The concept of blending jazz and Latin music is not a new thing. The two styles have been borrowing each other since the 1920's. Rare, however, is the musician or band that is equally versed in both styles.
When trumpeter and conga player Jerry Gonzalez formed his Fort Apache Band nearly twenty years ago his ability to blend the two styles in equal measure turned heads and has since had a gigantic effect on jazz, one not fully realized until the arrival of Danilo Perez and David Sanchez as bandleaders years later. What makes Gonzalez' arrangements stand out is the attention he pays to melody and harmony, something most traditional jazz combos don't do.
His band can shift seamlessly from post-bop standard to a merengue at the drop of a hat. Recently the Fort Apache Band has been shifting to more traditional jazz, in the style of Perez.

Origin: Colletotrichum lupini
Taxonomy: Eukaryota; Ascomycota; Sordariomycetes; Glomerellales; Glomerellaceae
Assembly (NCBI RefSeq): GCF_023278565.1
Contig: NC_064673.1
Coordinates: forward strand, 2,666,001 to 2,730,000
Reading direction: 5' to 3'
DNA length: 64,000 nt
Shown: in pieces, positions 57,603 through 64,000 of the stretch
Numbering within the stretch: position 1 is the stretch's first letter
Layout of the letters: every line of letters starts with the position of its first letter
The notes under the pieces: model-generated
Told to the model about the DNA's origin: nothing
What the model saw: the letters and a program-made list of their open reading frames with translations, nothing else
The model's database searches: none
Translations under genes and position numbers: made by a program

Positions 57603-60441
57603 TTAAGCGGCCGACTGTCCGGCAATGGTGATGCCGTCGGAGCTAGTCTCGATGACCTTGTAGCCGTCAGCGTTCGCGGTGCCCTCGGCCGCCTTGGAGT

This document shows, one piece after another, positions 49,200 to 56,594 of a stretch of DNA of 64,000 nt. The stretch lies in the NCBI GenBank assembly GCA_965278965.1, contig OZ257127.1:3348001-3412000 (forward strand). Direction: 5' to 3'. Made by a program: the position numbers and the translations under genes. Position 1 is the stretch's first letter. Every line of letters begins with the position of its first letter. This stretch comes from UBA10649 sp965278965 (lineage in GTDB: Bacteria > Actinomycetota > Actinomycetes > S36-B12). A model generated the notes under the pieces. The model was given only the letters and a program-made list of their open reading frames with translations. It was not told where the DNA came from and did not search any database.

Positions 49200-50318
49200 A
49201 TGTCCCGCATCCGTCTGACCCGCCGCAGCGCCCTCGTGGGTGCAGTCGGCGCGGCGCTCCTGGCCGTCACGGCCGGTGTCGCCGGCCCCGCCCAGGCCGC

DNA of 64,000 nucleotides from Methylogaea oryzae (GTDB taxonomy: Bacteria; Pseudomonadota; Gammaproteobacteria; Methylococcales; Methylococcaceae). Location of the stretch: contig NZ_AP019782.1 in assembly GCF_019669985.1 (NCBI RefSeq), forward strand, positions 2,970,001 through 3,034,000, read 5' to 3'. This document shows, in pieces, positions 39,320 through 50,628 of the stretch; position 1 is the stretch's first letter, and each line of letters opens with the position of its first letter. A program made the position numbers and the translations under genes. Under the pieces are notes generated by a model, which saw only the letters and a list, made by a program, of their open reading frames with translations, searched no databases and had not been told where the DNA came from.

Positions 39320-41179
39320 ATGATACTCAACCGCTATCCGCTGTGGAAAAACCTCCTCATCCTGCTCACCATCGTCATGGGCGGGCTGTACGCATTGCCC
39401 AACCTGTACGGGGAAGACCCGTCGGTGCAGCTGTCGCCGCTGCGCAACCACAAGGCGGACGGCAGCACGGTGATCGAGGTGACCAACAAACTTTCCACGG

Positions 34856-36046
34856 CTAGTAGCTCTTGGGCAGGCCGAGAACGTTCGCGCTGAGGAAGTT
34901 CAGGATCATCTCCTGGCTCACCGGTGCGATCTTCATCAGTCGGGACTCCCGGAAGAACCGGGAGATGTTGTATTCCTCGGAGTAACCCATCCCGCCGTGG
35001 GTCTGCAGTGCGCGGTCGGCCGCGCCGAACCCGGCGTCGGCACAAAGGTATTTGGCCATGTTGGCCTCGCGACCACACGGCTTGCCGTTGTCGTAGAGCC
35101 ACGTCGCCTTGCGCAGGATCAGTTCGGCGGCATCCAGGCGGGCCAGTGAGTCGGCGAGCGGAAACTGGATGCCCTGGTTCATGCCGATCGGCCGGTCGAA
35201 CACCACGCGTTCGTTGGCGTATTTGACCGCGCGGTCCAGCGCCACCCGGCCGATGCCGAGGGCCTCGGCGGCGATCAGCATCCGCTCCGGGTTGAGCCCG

Friday night at HotHouse in Chicago Gonzalez was in his element. Playing for the first time in three years at the venerable institution, Gonzalez shifted from the forefront of the songs on trumpet to the background on congas with unnerving ease. Syncopating his rhythms with drummer Steve Berrios and bass-playing brother Andy Gonzalez allowed saxophonist Joe Ford, pianist Larry Willis, and Jerry Gonzalez greater flexibility with the melodies. Jerry Gonzalez opted for French horn and cornet, underscoring his solos with soft beauty. Ford swapped his alto and soprano horns with seemingly each song. Willis was a propulsive force of nature, laying thick notes on the keyboard like spreading jam on toast.